A ‘forcefield’ technology that uses nothing but sound to create the feeling of interaction with solid objects in thin air has been developed by a team at Bristol University in the UK.
The technology, which has been described as ‘UltraHaptic’, uses a series of speakers which emit ultrasound frequencies in specific alignments so as to generate the sensation of a solid object in thin air. The user feels a slight tactile feedback on the surface of their skin which emulates interaction with a solid object in 3-d space.
This type of tactile interaction with virtual objects is known as haptic feedback and it’s a technology area that is currently being explored by a whole spectrum of companies ranging from Microsoft and Apple to Disney, which recently announced it had invented a technology that allowed for haptic feedback on touchscreens to trick the brain into feeling textures on a smooth surface.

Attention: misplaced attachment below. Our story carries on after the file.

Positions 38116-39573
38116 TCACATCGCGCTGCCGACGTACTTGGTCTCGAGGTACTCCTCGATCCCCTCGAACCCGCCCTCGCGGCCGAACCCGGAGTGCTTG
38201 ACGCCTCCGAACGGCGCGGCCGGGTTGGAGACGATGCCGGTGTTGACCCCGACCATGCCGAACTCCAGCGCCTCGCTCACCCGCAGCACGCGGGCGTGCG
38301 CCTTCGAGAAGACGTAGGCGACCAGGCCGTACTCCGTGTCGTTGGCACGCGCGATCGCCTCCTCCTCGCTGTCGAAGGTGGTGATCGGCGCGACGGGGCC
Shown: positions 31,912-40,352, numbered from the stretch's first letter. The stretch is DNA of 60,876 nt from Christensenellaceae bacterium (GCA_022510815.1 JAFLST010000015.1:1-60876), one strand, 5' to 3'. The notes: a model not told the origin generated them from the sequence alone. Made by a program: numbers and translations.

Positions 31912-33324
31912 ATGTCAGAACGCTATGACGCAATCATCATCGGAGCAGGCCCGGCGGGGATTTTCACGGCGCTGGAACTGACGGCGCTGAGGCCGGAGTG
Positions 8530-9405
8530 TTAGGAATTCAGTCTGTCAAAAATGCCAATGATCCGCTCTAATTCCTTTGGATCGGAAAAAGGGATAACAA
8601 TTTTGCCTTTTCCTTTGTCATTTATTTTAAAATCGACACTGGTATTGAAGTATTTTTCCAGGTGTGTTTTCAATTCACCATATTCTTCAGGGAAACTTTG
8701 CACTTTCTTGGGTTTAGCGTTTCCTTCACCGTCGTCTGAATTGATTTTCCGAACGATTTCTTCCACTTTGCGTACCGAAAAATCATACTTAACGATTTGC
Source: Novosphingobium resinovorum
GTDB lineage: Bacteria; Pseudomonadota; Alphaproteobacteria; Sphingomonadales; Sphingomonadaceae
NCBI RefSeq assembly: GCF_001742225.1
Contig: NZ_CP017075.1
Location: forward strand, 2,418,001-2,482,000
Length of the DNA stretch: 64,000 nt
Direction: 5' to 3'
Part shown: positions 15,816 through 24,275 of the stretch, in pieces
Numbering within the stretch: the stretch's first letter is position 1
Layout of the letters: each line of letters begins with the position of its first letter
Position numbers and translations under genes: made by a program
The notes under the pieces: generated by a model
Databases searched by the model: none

Tom Carter, a PhD student from the University’s Department of Computer Science explained that ‘by creating multiple simultaneous feedback points, and giving them individual tactile properties, users can receive localised feedback associated to their actions.’
‘Current systems with integrated interactive surfaces allow users to walk-up and use them with bare hands. Our goal was to integrate haptic feedback into these systems without sacrificing their simplicity and accessibility,’ he continued.
[youtube id=”2QkbVr4J7CM” width=”620″ height=”360″]
Sources: The Guardian